Working in the pharmaceutical industry I have often wondered what determines which medicines are chosen to proceed along the drug pipeline. There seems to be one factor that determines how many medicines are invented, what diseases they treat, and, to an extent, what price patients must pay for them: COST. Cost is driven by the uncomfortable fact than 95% of the experimental medicines that are studied in humans fail to be both effective and safe.
Drug Development Cost
A company hoping to get a single drug to market can expect to have spent $350 million before the medicine is available for sale. In part because so many drugs fail, large pharmaceutical companies that are working on dozens of drug projects at once spend $5 billion per new medicine. It makes you wonder why they actually do research on medicines. Alot of the cost depends on failure rates late in the drug trials versus early on in the development pipeline. Keep in mind that for every small company that succeeds, there are many more that fail.
Why Keep Investing
A big pharmaceutical company carries that weight of failure, with both its successes and its failures on the books. So you have to wonder why Big Pharma spends so much. Let’s start with the fact that drug companies have tax incentives to count costs in research and development. They also are likely to spend extra money in order to get those medicines approved in other countries. Even more important is the fact that some R&D costs come from monitoring the safety of medicines after they become hits to monitor reports of side effects.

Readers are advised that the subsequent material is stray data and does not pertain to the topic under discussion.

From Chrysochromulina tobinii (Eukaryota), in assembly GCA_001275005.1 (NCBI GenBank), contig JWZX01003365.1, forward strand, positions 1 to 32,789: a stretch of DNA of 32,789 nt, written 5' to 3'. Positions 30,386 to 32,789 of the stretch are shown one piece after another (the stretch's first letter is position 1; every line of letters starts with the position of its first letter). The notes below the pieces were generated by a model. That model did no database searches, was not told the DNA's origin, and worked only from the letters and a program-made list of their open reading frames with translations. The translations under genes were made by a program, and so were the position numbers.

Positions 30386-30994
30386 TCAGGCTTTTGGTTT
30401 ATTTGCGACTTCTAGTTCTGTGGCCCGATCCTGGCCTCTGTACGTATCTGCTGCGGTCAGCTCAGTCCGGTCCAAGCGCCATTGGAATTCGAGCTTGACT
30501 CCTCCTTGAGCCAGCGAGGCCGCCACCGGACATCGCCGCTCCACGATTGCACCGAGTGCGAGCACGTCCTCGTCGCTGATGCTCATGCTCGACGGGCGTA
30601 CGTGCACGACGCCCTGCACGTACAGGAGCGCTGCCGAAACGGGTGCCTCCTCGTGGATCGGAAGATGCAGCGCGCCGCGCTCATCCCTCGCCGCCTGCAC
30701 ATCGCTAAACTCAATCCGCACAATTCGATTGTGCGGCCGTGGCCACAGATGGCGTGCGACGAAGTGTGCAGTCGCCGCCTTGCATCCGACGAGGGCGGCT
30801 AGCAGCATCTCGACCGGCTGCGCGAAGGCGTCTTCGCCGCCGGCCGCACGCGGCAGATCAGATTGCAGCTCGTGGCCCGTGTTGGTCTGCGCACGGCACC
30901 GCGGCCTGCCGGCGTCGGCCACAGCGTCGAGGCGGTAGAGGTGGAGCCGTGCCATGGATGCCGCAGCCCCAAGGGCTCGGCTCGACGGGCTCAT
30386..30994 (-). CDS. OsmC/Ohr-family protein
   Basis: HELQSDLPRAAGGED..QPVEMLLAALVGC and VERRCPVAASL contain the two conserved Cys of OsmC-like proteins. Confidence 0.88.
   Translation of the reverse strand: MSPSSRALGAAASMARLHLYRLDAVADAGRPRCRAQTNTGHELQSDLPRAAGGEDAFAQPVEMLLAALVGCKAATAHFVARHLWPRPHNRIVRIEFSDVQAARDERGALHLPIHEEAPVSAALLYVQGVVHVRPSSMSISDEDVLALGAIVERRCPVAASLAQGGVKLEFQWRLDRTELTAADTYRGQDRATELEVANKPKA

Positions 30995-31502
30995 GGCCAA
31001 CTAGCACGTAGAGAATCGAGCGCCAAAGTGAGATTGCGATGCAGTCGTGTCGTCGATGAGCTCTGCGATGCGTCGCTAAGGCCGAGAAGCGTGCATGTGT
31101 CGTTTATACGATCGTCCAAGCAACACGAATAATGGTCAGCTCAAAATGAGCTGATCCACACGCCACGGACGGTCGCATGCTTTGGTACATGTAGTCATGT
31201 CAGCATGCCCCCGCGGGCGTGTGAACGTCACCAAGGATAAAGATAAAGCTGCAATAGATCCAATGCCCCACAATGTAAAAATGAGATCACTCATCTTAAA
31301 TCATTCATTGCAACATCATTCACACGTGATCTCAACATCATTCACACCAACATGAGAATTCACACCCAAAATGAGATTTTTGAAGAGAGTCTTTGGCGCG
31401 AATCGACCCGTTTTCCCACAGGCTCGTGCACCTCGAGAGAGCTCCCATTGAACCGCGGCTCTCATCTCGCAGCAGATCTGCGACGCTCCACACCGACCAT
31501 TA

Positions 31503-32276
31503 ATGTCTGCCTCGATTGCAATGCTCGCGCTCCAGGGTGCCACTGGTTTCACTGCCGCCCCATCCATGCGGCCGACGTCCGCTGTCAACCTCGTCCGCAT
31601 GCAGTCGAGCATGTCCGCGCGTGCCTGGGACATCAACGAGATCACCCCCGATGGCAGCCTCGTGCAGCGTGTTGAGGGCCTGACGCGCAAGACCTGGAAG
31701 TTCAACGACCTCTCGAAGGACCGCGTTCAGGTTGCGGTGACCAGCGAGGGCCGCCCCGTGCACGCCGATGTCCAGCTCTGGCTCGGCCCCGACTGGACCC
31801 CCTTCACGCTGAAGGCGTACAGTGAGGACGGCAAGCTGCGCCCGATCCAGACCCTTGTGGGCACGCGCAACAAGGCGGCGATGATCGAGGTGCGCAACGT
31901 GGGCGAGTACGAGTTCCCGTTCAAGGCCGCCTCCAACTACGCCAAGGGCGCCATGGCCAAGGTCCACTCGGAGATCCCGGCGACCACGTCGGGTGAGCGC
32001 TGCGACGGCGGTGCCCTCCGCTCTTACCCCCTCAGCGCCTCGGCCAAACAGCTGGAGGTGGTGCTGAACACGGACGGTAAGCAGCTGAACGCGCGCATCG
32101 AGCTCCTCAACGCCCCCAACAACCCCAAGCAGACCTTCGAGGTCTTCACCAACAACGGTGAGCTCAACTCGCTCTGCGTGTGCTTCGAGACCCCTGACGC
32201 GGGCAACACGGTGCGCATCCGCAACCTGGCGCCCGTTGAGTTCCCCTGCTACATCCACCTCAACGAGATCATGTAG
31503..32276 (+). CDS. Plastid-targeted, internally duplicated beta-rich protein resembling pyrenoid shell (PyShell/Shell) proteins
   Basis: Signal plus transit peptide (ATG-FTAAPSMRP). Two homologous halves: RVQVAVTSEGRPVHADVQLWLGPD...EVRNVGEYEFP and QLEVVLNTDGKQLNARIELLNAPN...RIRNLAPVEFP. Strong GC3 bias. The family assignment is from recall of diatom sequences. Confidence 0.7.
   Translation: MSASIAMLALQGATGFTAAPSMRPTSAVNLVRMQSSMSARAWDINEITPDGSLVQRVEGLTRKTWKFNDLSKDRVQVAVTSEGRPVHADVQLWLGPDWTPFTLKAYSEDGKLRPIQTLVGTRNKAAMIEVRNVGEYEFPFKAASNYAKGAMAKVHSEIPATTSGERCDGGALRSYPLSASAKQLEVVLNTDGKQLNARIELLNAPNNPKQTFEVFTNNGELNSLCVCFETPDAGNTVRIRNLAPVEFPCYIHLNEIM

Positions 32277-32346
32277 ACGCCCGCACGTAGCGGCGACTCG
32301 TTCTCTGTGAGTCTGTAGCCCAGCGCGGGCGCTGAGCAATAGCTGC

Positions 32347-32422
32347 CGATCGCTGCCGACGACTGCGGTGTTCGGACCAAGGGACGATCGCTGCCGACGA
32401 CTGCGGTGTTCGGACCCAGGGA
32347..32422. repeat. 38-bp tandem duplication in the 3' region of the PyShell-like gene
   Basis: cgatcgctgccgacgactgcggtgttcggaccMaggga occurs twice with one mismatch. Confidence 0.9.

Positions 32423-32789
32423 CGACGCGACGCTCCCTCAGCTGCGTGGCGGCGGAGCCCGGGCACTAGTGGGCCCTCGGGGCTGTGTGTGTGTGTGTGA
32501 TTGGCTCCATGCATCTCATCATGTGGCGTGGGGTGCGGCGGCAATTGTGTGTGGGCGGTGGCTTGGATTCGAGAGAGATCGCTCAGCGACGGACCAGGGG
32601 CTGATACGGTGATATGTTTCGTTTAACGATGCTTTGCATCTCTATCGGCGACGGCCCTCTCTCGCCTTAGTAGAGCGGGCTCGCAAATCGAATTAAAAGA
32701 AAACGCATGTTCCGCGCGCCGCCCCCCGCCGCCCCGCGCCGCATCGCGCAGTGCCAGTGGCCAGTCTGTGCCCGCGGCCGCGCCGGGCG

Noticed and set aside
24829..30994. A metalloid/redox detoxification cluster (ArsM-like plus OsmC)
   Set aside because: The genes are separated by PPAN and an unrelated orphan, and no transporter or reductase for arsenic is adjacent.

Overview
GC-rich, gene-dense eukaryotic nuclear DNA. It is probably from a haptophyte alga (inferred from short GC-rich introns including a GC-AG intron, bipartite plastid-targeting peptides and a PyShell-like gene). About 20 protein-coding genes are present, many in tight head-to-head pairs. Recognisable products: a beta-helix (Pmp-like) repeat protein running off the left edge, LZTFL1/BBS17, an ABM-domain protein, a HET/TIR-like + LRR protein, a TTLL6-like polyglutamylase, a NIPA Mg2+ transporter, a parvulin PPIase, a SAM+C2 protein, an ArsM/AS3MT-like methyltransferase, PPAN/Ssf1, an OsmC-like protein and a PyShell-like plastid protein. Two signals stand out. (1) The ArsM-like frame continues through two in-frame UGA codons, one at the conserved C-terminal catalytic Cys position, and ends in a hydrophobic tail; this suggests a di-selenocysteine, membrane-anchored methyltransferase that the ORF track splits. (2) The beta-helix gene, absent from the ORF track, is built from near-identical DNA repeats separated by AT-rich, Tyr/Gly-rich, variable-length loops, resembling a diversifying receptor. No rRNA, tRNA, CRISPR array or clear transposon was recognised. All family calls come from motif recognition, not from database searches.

Drug Development Options
But if such a drug succeeds, the payoff can be enormous such as Pfizer’s Lipitor, which is now generic but which had annual sales of $11 billion. Another successful strategy is to focus on ultra-rare diseases; treatments for such ailments can cost $200,000 or more per patient per year, and be highly lucrative. But these drugs don’t seem to eat up much in the way of R&D money. Many biotechnology companies benefit from deals in which a big pharma partner does some of the heavy lifting, for instance designing and running big clinical trials to prove a drug’s worth. But small companies have also benefited by adopting drugs that were abandoned by the companies that invented them.
For example: Cubist Pharmaceuticals spent $220 million in R&D before its antibiotic, hit the market. But the drug, Cubicin, was invented at Eli Lilly, which put significant resources into developing it before abandoning it. Aegerion last year launched a new heart drug for patients with a rare genetic disease that causes super-high cholesterol; it had originally been developed by Bristol for heart patients, but abandoned because of side effects. Then there is the Cystic Fibrosis Foundation which paid for the early development of a medication against that disease, a lethal lung ailment, at Vertex Pharmaceuticals.
High Price to Pay
Pharmaceutical companies have defended the prices of their drugs by pointing to past estimates of the cost of developing a new medicine. Most of these estimates, which took a bottom-up approach of estimating each step in the drug development process. The Food and Drug Administration seems to be approving more drugs, even working with companies to help remove red tape and speed drugs for particularly serious diseases to market. And new technologies offer hope. Stem cells may allow for better safety testing of drugs, DNA sequencing for faster ways of figuring out what drugs to try to make.
Do you feel that pharmaceutical companies are justified in charging the price they do for prescription drugs?